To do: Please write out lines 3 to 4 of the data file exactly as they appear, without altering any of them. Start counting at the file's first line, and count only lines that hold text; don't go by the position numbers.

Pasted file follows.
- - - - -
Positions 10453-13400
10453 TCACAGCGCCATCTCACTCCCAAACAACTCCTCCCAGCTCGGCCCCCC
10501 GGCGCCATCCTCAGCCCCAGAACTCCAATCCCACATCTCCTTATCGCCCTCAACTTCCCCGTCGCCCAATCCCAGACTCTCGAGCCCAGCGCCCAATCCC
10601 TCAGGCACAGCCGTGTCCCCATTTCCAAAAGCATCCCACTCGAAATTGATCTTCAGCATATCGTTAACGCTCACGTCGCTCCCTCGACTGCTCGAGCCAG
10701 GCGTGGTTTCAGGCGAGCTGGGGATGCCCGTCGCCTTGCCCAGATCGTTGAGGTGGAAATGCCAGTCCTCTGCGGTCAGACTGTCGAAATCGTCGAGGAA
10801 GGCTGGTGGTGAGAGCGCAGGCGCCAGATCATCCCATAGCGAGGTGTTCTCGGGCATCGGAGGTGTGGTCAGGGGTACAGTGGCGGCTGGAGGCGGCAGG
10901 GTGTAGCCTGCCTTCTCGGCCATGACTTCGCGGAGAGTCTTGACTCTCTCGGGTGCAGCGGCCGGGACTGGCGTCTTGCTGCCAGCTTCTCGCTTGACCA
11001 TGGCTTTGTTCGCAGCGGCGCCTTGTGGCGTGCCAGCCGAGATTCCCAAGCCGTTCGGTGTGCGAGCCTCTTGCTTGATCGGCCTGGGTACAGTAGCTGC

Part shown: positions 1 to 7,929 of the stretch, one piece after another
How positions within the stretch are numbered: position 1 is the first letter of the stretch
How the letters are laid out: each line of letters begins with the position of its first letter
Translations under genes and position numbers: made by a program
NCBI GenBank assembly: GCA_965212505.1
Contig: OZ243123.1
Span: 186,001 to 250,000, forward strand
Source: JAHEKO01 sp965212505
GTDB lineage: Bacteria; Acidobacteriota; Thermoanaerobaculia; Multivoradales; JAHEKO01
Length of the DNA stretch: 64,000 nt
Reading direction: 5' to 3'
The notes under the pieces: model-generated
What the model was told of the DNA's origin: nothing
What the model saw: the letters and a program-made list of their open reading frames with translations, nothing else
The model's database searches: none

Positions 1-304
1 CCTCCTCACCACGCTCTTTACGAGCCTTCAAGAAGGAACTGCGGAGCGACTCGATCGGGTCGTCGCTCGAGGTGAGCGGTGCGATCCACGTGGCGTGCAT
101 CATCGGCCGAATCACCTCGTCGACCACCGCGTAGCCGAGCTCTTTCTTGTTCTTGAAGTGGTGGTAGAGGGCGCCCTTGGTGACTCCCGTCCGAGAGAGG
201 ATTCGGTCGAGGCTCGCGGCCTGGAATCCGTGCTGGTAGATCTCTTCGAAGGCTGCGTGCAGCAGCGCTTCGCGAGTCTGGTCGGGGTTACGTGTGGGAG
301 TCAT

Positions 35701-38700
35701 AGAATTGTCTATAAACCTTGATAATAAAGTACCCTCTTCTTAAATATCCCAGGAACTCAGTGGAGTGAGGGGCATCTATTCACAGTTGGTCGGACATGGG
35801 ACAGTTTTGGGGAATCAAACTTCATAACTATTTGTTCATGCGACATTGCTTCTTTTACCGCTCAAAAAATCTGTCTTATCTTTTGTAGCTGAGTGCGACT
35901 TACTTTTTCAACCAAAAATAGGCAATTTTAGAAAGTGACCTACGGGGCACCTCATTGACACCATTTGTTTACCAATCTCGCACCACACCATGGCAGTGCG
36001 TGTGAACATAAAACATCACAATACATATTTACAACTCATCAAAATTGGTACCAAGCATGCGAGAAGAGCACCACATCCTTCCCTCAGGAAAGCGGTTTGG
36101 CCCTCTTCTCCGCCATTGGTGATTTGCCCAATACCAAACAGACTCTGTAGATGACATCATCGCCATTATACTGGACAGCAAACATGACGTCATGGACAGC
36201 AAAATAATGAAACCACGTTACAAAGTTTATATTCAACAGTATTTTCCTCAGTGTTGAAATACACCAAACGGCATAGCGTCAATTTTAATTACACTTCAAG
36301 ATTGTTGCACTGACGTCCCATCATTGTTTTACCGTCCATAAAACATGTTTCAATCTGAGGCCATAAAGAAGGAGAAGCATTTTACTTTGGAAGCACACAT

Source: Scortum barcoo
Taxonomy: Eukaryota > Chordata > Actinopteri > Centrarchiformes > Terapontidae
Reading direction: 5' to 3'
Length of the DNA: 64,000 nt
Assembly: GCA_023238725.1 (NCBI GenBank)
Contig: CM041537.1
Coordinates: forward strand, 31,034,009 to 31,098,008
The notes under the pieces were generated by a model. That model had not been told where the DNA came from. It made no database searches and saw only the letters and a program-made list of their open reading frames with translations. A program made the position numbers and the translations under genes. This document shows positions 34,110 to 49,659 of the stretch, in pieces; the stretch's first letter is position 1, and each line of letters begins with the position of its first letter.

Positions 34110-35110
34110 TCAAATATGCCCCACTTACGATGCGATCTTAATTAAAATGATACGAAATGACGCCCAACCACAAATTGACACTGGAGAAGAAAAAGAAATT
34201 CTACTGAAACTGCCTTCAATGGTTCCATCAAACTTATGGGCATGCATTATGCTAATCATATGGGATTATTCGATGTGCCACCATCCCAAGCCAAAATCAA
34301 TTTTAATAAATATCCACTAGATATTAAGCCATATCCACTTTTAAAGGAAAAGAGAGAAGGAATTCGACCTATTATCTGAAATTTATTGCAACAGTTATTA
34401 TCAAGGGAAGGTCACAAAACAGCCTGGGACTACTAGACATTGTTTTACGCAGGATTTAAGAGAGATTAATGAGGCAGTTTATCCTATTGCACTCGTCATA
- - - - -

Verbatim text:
10501 GGCGCCATCCTCAGCCCCAGAACTCCAATCCCACATCTCCTTATCGCCCTCAACTTCCCCGTCGCCCAATCCCAGACTCTCGAGCCCAGCGCCCAATCCC
10601 TCAGGCACAGCCGTGTCCCCATTTCCAAAAGCATCCCACTCGAAATTGATCTTCAGCATATCGTTAACGCTCACGTCGCTCCCTCGACTGCTCGAGCCAG